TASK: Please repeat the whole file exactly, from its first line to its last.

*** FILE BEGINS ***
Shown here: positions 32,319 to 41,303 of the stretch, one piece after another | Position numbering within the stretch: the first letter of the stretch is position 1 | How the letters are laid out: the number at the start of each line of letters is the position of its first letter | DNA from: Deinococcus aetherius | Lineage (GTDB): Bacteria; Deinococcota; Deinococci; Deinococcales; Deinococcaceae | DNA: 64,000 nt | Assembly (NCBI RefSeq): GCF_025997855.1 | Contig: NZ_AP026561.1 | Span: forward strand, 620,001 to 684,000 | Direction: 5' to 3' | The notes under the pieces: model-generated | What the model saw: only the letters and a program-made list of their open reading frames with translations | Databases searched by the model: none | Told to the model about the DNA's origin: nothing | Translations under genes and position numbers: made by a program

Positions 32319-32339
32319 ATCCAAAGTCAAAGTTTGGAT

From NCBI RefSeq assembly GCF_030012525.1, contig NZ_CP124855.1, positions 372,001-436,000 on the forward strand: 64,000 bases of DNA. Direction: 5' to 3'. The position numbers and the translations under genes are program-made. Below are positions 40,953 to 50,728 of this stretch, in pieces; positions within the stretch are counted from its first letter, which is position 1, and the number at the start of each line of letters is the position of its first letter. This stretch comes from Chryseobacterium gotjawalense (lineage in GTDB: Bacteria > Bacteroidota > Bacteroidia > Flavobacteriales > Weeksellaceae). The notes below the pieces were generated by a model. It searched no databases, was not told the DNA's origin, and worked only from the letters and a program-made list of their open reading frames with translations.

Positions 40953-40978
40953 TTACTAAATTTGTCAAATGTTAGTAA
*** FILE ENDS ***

Shown here: positions 32,319 to 41,303 of the stretch, one piece after another | Position numbering within the stretch: the first letter of the stretch is position 1 | How the letters are laid out: the number at the start of each line of letters is the position of its first letter | DNA from: Deinococcus aetherius | Lineage (GTDB): Bacteria; Deinococcota; Deinococci; Deinococcales; Deinococcaceae | DNA: 64,000 nt | Assembly (NCBI RefSeq): GCF_025997855.1 | Contig: NZ_AP026561.1 | Span: forward strand, 620,001 to 684,000 | Direction: 5' to 3' | The notes under the pieces: model-generated | What the model saw: only the letters and a program-made list of their open reading frames with translations | Databases searched by the model: none | Told to the model about the DNA's origin: nothing | Translations under genes and position numbers: made by a program

Positions 32319-32339
32319 ATCCAAAGTCAAAGTTTGGAT

From NCBI RefSeq assembly GCF_030012525.1, contig NZ_CP124855.1, positions 372,001-436,000 on the forward strand: 64,000 bases of DNA. Direction: 5' to 3'. The position numbers and the translations under genes are program-made. Below are positions 40,953 to 50,728 of this stretch, in pieces; positions within the stretch are counted from its first letter, which is position 1, and the number at the start of each line of letters is the position of its first letter. This stretch comes from Chryseobacterium gotjawalense (lineage in GTDB: Bacteria > Bacteroidota > Bacteroidia > Flavobacteriales > Weeksellaceae). The notes below the pieces were generated by a model. It searched no databases, was not told the DNA's origin, and worked only from the letters and a program-made list of their open reading frames with translations.

Positions 40953-40978
40953 TTACTAAATTTGTCAAATGTTAGTAA